Kent takes a good look at Main Street
Kent businessman John Casey wants to make his town more pedestrian friendly with improved sidewalks, calmed traffic flow and infrastructure aesthetics to match the village center's architecture.
Casey and others are providing possibilities for Kent residents to consider via the Streetscape Committee.
The firm of Milone & MacBroom has been hired to design a new streetscape for Main Street (Route 7) and the entrance into it.
"We're not trying to guild a lily," Casey said. "We're trying to make the town center serviceable, compliant with ADA requirements to make it easier for people walking down the street."
"This is not a lipstick proposal," he added, "to make the town look better. It never was. We're not trying to turn Kent into Westport."
Last week, Milone & MacBroom senior vice president Vincent McDermott made a presentation in Kent outlining possibilities and asking for more resident input.
Among his suggestions to calm traffic are narrowing the travel lane for vehicles by adding a painted/textured median island along the middle of Main Street -- and/or creating curb extensions with rain garden plantings for aesthetics.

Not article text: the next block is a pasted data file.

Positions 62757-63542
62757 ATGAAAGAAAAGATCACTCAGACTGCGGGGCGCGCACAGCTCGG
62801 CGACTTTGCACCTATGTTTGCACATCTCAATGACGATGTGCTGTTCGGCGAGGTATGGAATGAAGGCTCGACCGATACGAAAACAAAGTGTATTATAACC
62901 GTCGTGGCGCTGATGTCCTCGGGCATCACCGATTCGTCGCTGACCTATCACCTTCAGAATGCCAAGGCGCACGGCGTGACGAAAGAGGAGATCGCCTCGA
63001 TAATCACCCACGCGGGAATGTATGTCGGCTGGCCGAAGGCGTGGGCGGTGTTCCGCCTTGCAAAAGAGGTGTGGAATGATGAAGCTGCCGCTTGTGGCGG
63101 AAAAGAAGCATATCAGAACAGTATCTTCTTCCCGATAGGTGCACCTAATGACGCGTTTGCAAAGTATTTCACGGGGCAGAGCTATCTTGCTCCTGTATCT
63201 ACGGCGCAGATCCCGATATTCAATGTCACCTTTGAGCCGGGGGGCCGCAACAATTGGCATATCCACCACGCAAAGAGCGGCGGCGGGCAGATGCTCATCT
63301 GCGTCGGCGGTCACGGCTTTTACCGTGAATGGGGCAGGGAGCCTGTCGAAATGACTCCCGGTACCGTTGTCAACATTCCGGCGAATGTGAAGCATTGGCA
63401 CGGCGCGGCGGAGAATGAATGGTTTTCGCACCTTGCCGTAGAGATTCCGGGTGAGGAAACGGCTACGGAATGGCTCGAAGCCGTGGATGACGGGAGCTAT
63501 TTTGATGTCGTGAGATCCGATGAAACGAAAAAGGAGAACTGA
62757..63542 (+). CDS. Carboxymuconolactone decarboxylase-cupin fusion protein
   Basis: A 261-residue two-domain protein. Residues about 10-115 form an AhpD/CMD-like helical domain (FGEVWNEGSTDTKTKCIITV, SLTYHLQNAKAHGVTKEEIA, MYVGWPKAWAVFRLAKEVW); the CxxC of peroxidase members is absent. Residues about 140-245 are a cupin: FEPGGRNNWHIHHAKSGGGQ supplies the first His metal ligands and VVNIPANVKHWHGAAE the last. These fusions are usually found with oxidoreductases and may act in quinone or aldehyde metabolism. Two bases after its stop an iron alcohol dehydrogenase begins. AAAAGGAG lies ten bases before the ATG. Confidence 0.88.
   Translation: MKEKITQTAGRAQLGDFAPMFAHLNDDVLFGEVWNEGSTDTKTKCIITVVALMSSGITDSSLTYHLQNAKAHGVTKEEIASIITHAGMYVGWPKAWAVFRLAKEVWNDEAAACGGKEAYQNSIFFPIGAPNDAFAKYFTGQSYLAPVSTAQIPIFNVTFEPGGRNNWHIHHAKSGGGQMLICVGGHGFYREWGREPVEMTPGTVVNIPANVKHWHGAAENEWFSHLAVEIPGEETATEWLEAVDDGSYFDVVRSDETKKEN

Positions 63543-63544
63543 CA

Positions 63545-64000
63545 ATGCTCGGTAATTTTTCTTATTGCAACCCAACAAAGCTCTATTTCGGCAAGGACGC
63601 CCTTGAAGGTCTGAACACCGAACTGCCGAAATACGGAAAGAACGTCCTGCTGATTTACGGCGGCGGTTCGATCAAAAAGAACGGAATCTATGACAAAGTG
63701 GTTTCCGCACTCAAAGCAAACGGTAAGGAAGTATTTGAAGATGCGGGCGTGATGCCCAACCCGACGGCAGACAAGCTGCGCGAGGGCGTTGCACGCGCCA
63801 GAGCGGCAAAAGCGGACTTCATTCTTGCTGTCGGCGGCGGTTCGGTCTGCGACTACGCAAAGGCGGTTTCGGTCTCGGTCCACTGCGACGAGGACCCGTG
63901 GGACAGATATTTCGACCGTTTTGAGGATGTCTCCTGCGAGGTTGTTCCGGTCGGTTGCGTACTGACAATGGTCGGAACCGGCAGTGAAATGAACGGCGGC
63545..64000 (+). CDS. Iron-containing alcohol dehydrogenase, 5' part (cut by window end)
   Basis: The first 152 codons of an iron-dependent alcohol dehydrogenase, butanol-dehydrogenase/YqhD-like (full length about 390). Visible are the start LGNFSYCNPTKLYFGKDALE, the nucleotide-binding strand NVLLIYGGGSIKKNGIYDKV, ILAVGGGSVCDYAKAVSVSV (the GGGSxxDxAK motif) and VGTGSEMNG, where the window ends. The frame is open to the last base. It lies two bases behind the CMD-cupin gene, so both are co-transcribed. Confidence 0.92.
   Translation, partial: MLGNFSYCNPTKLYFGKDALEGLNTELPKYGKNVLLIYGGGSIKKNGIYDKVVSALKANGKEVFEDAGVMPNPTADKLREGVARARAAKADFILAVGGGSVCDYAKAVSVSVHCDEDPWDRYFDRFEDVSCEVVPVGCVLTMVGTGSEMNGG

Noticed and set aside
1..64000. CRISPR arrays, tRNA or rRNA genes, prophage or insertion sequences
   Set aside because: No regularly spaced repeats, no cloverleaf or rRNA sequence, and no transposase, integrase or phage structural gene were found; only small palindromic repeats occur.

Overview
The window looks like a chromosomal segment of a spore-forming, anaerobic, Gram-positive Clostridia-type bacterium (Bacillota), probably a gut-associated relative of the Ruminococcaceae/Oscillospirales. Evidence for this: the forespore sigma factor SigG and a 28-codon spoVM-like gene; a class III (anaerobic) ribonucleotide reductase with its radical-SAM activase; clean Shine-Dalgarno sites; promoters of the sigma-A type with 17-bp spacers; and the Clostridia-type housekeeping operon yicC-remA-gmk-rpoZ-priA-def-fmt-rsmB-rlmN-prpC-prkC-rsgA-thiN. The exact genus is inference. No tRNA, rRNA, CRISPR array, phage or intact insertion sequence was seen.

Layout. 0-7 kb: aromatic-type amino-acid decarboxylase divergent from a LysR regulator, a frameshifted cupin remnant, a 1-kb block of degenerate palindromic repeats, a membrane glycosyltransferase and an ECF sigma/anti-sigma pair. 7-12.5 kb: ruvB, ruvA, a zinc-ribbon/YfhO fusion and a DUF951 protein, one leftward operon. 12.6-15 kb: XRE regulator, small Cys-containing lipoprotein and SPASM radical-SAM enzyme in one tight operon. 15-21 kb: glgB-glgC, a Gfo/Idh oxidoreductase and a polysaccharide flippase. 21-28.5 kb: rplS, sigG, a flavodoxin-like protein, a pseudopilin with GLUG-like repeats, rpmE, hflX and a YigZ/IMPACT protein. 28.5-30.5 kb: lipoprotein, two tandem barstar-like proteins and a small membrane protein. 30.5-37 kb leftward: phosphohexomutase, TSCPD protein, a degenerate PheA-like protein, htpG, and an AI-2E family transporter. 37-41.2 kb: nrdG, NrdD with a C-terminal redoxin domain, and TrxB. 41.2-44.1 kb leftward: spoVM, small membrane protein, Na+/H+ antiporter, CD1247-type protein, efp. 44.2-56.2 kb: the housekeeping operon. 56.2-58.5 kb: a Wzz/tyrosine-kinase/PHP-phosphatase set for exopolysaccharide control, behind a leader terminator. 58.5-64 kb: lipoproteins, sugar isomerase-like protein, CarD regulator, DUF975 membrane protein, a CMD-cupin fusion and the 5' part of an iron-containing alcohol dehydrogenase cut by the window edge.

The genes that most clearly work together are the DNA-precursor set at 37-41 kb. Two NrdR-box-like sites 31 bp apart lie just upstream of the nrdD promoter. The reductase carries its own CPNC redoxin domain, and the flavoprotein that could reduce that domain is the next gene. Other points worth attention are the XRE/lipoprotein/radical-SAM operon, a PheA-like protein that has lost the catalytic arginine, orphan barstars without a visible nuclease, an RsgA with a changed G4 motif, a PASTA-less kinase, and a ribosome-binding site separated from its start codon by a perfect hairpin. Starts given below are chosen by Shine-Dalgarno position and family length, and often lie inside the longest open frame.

"We give drivers 12-foot travel lanes and grab some of that shoulder for landscaping," McDermott said, "get street trees lining the roadway along Route 7 and Route 341 as they enter the commercial center of town."
Textured curb extensions could define crosswalks, he noted, giving pedestrians more visibility for passing motorists.
To move visitors to the shops and services north of the railroad tracks, street parking could be extended there, with sidewalks.
A new treatment to the railroad crossing could be added, including bollards defining the pedestrian walkway with a neutral-colored textured warning strip.
Sidewalk treatments were presented in ascending order by price: washed or polish finished concrete; pavers; brick; granite; and blue stone.
McDermott recommends concrete. He noted pavers would provide a "greener" treatment, as they would allow for rain infiltration. However, pavers are more expensive.
"You're a unique community," McDermott said. "Maybe you want to give us a range of materials that we can use in various areas to provide accent. You tell us, `We like this,' and we will budget it out for you and give you choices."
Kent residents are encouraged to speak with Streetscape Committee members and share their thoughts.
By October, McDermott and his team will meet with state Department of Transportation officials because routes 7 and 341 are state highways.
A preliminary opinion of construction costs will be prepared for a final meeting with the Streetscape Committee.